In the past 35 years or so, all professions have been caught up in a tidal wave. The ideals that drew people to their fields – education, healing, rescue, and in the case of lawyers, justice – have been overwhelmed by the Darwinian quest for profit (or, in the case of the small firm attorney, financial survival).
It is as futile to fight or deny this trend as it would be to deny climate change (though, as with the latter, there will always be debate as to the causes). Today’s professional has no choice but to deal with the forces of commercialism, supply and demand, etc. Thus, we see increasing numbers of lawyers learning to become adept at marketing, social media, search engine optimization, virtual offices – all necessary (and thank goodness for resources such as our own Law Office Management Assistance Program).
But we also see so much depression among lawyers. Yes, many are dejected because they cannot earn enough money to make ends meet. But perhaps an even more difficult task, given the current economic climate (and surplus of lawyers, like others such as mental health professionals, churned out by schools focused on their own need to stay afloat and create profit), is finding a way to maintain some connection with their professional ideals – that which gives one’s work a sense of meaning. As emphasized in the writings of the late psychiatrist/philosopher Viktor Frankl, people can endure even extreme hardship if they find meaning and experience a sense of impact. Psychologist Martin Seligman originated the notion of “learned helplessness” as a source of depression – the sense (which may represent a skewed perspective) that “whatever I do or don’t do, it doesn’t change anything.” We need to believe that what we do has a purpose and an effect.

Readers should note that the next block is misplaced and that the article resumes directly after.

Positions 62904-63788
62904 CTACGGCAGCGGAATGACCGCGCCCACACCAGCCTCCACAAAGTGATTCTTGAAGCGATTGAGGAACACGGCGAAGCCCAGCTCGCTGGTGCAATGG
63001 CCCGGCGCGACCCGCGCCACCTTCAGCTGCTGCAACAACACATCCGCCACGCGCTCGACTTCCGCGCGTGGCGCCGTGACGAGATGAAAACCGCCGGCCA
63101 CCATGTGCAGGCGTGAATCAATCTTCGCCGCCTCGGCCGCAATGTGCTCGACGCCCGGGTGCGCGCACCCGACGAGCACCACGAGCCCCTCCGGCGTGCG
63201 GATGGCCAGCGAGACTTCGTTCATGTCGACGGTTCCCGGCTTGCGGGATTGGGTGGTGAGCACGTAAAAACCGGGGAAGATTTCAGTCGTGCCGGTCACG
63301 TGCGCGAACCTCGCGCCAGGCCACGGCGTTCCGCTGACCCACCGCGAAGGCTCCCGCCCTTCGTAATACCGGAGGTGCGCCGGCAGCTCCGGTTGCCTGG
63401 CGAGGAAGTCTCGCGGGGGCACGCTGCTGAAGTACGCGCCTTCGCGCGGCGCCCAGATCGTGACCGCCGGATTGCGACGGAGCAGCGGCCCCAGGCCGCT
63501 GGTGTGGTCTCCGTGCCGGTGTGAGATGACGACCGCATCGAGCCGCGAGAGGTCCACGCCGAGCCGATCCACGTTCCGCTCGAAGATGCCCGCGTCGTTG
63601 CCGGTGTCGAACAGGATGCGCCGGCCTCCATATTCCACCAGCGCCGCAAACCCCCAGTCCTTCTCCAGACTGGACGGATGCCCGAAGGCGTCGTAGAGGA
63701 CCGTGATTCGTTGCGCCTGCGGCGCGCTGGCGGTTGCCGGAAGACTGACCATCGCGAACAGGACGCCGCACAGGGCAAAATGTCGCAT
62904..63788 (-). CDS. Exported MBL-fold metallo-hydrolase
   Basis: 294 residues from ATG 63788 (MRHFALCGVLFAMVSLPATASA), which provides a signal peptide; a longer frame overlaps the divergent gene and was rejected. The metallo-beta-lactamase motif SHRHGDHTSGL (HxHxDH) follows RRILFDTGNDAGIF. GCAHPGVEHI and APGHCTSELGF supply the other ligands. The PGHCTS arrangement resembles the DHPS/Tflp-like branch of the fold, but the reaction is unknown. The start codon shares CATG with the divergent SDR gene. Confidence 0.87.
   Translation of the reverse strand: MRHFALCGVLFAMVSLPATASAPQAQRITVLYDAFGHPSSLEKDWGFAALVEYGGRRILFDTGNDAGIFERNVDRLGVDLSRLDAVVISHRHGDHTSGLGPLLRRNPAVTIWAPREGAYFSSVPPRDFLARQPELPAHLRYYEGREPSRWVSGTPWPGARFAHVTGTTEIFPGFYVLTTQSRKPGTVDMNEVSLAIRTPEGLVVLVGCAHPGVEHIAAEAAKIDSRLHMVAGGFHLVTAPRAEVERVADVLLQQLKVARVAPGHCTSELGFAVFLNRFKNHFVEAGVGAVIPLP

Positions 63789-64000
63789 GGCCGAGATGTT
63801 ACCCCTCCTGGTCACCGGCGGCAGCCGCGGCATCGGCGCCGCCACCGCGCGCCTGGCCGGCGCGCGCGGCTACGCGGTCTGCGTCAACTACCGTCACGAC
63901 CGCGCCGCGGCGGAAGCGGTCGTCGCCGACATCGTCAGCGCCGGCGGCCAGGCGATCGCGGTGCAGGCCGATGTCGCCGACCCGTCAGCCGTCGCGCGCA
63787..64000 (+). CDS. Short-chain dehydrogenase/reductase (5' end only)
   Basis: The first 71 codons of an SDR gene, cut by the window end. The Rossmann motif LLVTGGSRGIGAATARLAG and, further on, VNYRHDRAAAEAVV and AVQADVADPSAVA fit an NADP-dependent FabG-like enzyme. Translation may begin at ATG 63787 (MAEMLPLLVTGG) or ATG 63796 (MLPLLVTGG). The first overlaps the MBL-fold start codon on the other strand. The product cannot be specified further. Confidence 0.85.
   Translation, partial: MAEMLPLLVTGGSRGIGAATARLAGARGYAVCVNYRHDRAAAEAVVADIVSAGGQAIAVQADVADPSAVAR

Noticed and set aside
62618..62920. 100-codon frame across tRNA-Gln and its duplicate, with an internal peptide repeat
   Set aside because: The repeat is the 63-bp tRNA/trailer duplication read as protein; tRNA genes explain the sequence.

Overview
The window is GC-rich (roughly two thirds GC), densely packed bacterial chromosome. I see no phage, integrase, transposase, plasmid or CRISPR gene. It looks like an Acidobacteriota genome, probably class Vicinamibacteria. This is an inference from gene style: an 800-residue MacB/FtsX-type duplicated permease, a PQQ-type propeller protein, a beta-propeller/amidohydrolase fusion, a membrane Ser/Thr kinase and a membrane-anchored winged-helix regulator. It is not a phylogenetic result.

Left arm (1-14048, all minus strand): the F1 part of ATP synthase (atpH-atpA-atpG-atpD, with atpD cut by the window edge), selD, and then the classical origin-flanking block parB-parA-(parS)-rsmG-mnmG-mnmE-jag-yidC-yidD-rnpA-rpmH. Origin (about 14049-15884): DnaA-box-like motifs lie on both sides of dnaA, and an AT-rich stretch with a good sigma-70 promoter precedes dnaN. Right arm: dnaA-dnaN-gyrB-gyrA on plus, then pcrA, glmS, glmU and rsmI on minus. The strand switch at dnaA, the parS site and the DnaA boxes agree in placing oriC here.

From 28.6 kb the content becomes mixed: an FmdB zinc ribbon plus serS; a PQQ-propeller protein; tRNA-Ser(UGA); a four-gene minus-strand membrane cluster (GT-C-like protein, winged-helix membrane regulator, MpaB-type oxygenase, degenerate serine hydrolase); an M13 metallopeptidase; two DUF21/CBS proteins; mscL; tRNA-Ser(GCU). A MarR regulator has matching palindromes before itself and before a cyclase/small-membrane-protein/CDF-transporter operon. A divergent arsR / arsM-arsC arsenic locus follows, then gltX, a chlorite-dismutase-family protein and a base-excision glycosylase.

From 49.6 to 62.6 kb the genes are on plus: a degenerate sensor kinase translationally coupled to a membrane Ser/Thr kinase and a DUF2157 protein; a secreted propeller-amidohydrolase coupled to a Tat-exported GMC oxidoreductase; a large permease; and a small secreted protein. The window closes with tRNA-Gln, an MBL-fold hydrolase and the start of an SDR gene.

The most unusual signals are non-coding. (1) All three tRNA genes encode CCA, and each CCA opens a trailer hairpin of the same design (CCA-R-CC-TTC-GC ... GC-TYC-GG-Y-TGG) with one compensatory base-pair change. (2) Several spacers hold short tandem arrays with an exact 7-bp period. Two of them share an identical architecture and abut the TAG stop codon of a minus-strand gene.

The world recently mourned the loss of Nelson Mandela who, among his other accomplishments, was a lawyer. Justin Hansford’s recent column in Critical Legal Thinking holds him up as an iconic real-world model for today’s socially responsible and impactful legal practitioner.
So, as we face a new year, all of us professionals can seek a way to survive on both dimensions – make enough money (or cut enough costs) to support ourselves and our families and have some kind of balance, but also continually reconnect with our vocational ideals, the ways we are having at least a small positive influence on our world, the quest not only to compete or “win” but to contribute.
Jeff Fortgang, PhD